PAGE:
29. 4 out of 5

    Karen Wright

    This book does nothing but show how a serial killer is glorified in what he did, by highlighting his crimes and letting us know how his sick mind worked. The book is confusing from the start as it begins at the end. Then the author digs up old transcripts with the killer's own words and demonstrates how he manipulated law enforcement over and over again. It also shines a light on the ineptness of the FBI and law enforcement in handling cases like these because some of the individuals want the gl This book does nothing but show how a serial killer is glorified in what he did, by highlighting his crimes and letting us know how his sick mind worked. The book is confusing from the start as it begins at the end. Then the author digs up old transcripts with the killer's own words and demonstrates how he manipulated law enforcement over and over again. It also shines a light on the ineptness of the FBI and law enforcement in handling cases like these because some of the individuals want the glory for handling the case and perhaps being the one to solve it. The more I read, the angrier I became at myself that I was reading about this worthless human being whose sorry life is documented and showcased in a book. He got just what he wanted -- attention and his 15 minutes of fame. This book was solidly annoying. My cousin was killed by serial killer Joseph Paul Franklin, who is suspected of at least 13 killings. Maybe this has jaded my ability to be objective in my assessment. He was another creep who got away with murder and wasn't charged for most of the heartache he created as he terrorized the nation.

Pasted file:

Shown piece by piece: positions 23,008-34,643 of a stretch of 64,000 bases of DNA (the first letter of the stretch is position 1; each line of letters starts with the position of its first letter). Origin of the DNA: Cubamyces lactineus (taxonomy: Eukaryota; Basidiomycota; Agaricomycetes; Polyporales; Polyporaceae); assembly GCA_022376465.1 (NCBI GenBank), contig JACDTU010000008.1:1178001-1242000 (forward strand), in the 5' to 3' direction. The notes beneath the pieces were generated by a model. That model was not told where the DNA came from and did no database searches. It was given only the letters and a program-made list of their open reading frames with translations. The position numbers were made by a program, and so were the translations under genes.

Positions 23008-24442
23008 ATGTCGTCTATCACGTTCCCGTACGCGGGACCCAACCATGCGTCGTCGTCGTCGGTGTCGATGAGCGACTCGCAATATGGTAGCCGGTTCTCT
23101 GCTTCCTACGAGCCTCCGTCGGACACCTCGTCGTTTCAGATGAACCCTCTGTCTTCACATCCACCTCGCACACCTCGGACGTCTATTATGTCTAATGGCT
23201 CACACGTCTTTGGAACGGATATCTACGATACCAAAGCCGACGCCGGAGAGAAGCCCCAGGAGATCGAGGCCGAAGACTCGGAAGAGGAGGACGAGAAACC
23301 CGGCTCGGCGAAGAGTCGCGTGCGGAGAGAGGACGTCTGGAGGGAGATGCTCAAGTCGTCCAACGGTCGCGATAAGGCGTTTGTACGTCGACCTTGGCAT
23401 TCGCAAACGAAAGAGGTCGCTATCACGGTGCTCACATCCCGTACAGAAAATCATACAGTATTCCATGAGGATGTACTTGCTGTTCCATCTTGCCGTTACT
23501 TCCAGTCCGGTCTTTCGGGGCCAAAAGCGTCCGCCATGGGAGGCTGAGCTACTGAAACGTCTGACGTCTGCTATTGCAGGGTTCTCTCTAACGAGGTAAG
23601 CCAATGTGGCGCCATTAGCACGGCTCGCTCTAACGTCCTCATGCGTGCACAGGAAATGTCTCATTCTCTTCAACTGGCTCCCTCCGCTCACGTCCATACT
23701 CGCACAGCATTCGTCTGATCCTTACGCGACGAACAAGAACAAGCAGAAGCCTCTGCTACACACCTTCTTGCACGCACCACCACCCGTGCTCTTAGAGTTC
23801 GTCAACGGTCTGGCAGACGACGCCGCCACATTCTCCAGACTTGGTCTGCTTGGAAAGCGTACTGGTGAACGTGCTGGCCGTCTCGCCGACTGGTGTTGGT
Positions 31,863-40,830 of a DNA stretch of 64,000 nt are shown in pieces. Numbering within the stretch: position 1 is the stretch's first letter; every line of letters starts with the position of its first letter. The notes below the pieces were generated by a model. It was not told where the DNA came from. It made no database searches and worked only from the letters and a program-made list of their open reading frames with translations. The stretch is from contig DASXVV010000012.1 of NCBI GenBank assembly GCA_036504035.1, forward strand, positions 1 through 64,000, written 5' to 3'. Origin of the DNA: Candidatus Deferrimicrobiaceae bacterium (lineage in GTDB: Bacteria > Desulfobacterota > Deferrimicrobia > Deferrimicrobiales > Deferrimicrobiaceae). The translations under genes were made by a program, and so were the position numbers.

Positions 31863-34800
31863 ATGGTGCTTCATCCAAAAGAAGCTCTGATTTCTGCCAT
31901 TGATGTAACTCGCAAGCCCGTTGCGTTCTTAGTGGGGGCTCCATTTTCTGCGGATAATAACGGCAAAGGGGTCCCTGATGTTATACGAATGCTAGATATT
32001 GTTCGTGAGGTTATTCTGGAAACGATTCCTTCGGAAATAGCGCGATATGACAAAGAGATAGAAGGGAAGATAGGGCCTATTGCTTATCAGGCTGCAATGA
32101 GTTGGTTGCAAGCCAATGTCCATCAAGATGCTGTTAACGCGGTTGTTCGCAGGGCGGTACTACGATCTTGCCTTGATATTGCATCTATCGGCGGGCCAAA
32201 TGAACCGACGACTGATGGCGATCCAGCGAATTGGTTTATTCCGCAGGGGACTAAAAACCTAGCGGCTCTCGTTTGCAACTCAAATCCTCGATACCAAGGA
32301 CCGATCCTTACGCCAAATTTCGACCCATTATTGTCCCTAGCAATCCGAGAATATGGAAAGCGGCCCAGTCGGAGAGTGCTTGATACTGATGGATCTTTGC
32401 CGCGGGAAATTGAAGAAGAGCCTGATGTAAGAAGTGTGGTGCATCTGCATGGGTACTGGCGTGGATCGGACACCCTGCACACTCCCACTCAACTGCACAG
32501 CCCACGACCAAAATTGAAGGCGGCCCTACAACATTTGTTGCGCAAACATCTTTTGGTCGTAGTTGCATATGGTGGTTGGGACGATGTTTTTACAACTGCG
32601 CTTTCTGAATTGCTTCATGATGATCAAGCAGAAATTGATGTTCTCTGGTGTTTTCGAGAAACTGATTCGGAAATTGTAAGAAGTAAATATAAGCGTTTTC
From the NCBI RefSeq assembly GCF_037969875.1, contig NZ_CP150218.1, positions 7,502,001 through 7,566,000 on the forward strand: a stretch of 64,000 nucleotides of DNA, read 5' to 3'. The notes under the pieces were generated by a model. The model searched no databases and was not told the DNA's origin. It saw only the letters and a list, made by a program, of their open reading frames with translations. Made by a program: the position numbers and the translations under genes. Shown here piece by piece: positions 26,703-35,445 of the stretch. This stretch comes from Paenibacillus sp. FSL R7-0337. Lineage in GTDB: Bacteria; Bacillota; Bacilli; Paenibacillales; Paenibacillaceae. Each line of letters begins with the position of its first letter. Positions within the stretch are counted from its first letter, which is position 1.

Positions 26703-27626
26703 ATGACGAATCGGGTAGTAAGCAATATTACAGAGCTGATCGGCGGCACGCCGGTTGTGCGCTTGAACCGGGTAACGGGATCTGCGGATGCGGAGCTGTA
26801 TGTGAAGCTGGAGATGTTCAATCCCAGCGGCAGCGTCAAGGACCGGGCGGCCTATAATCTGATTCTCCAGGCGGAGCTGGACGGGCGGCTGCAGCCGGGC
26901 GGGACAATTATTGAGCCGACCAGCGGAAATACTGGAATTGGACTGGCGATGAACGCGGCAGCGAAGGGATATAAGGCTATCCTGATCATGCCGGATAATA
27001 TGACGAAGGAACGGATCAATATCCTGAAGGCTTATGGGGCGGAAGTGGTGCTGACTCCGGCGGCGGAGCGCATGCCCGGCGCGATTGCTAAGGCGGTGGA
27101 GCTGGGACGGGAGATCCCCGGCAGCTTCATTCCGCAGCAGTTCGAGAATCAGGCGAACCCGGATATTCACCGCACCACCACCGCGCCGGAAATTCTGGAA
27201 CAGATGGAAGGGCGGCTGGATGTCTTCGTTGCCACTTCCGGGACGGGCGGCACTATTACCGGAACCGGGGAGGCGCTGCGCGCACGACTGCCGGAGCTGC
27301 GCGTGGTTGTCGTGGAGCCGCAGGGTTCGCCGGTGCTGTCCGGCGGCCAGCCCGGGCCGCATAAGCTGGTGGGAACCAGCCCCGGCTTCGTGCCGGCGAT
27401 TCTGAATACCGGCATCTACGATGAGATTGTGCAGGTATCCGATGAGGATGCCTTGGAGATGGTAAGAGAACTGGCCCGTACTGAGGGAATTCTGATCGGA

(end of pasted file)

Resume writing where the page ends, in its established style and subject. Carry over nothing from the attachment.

30. 5 out of 5

    Marianna Neal

    4.5 out of 5 Me during the first 3rd of this book: hmmm, I feel like "American Predator" is a bit of an extreme title for this, especially when it's just one case Me during the rest of this book: WHO IS THIS GUY WHAT THE HELL